Jul 27, 2020 News
…in light of ExxonMobil’s flaring
A Fair Deal for Guyana, a movement which seeks to protect the environment for present and future generations, is calling on the Protected Areas Commission to place the nation’s remaining mangroves under legal protection immediately.
The call by this locally and internationally respected campaign comes on the heels of International Day for the Conservation of the Mangrove Ecosystems which was officially commemorated on Sunday.
The Group was keen to note that mangroves are a critical element in Guyana’s sea defences.
It noted however that when they are cut down, thinned, or damaged by garbage and fire, the coastal communities immediately suffer from rising sea-levels while adding that vital farmlands and crops that are essential to the nation’s food security are affected.
Now that Guyana has a new sector on stream, that is to say the oil and gas industry, local and international stakeholders posit that the role of mangroves will be even more important since they serve as carbon sinks by absorbing enormous amounts of carbon dioxide and other greenhouse gases.
Extensive research by a Fair Deal for Guyana shows that mangroves are among the most carbon-rich tropical forests and can store twice as much carbon per-area than other forests.
With this in mind, the movement which seeks to protect the environment is concerned that these carbon sink benefits for Guyana are being wiped out by fossil fuel emissions by ExxonMobil.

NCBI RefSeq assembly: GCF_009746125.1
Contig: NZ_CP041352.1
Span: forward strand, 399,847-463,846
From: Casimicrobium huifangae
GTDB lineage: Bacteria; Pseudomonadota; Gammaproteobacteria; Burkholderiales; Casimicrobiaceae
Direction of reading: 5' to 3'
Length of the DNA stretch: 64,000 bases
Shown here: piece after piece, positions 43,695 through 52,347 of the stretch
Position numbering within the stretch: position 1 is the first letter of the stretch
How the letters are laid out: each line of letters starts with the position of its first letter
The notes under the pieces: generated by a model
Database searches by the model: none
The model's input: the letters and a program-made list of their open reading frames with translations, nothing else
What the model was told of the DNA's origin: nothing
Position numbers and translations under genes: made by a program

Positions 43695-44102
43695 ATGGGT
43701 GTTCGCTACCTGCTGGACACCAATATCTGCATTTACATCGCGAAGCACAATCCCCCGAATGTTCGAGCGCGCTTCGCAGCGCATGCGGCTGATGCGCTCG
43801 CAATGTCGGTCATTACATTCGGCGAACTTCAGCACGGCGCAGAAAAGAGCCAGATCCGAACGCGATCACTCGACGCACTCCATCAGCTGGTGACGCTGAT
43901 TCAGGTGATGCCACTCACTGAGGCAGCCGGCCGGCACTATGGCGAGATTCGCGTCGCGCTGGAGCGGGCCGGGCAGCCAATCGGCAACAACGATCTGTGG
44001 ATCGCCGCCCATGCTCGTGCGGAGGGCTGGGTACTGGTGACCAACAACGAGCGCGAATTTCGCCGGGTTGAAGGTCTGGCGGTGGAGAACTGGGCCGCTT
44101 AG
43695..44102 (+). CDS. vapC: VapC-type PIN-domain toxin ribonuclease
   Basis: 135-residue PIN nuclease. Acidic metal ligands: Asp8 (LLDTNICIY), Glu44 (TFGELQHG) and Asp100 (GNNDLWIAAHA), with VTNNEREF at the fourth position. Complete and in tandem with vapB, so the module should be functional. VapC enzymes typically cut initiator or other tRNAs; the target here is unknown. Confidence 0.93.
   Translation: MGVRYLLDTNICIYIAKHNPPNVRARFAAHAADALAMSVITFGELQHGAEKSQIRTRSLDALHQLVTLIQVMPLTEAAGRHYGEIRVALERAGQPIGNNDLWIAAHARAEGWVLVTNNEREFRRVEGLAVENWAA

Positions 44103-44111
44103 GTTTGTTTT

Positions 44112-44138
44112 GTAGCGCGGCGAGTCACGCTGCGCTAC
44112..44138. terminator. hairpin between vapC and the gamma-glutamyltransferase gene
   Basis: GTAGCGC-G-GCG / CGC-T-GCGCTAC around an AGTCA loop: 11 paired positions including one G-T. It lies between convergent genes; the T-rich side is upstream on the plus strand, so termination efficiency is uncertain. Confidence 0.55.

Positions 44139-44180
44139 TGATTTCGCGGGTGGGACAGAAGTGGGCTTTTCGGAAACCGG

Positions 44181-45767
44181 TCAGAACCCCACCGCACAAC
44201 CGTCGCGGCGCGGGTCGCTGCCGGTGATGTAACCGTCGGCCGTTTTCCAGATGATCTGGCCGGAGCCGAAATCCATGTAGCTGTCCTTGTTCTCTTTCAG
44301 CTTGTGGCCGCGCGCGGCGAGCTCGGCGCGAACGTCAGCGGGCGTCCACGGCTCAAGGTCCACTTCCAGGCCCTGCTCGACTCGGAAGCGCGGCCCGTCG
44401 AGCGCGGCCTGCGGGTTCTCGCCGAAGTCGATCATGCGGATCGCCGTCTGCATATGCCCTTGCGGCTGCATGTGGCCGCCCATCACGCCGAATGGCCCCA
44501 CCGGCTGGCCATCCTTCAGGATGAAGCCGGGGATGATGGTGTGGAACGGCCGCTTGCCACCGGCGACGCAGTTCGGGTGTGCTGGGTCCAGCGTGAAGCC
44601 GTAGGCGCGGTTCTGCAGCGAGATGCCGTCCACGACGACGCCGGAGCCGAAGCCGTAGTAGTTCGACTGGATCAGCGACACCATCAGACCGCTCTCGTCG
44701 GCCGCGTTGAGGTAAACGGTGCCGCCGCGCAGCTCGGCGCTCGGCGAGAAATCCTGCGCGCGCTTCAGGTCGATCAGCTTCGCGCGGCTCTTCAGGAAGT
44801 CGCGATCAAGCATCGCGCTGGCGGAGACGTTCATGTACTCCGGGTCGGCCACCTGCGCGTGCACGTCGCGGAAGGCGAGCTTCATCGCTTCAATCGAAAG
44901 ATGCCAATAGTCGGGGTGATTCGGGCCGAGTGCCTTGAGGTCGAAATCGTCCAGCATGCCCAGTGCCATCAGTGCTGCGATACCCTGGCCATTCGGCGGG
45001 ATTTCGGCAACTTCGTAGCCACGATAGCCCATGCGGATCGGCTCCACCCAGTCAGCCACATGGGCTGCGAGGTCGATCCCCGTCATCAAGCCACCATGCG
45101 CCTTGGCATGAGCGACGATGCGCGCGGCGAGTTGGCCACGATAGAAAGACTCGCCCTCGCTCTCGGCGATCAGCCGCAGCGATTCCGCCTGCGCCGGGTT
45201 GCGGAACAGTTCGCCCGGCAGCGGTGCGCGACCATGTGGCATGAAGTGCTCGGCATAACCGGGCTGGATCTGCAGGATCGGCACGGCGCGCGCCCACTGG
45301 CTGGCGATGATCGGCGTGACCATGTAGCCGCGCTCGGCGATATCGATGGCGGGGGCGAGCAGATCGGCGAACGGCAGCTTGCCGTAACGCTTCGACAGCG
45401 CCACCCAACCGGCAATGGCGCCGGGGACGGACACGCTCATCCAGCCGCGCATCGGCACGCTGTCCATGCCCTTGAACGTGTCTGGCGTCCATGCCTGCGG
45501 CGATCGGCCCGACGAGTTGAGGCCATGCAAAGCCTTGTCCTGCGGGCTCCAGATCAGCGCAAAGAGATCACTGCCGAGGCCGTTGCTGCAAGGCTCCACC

In this regard, one of the members for A Fair Deal for Guyana, International Lawyer Melinda Janki, was keen to remind ExxonMobil has flared or burnt approximately 10 billion cubic feet of gas via the Liza Destiny oil vessel.
This news agency would have reported as well that from last year Christmas to now, ExxonMobil has been flaring gas due to mechanical issues being experienced with the Liza Destiny’s gas compressor system. It has since been sent to Germany to be fixed.
Importantly, Guyana does not have enough acres of mangroves to offset the greenhouse gas emissions being released by ExxonMobil. To do so, the nation would need an additional 460,000 acres of mangroves.
This was noted most recently by Conservationist, Annette Arjoon-Martins. (SEE LINK FOR FULL STORY: https://www.kaieteurnewsonline.com/2020/07/26/guyana-requires-additional-460000-acres-of-mangroves-to-offset-emissions-from-exxonmobils-flaring-conservationist/)
In an invited comment, Janki stated, “It is madness to contribute to rising sea-levels, to ocean acidification and to the death of mangroves. Yet, that is precisely what Guyana is doing by allowing ExxonMobil to produce oil and flare billions of cubic feet of natural gas.”
The international lawyer unequivocally stated that the lives of the Guyanese people and the ecosystems that they depend on are more important than ExxonMobil’s attempts to survive in a dying industry.
Taking these and other critical points into consideration, Janki and the other members of the movement strongly posited that efforts be made to put an immediate halt to activities that are damaging Guyana’s mangroves and to save what remains.
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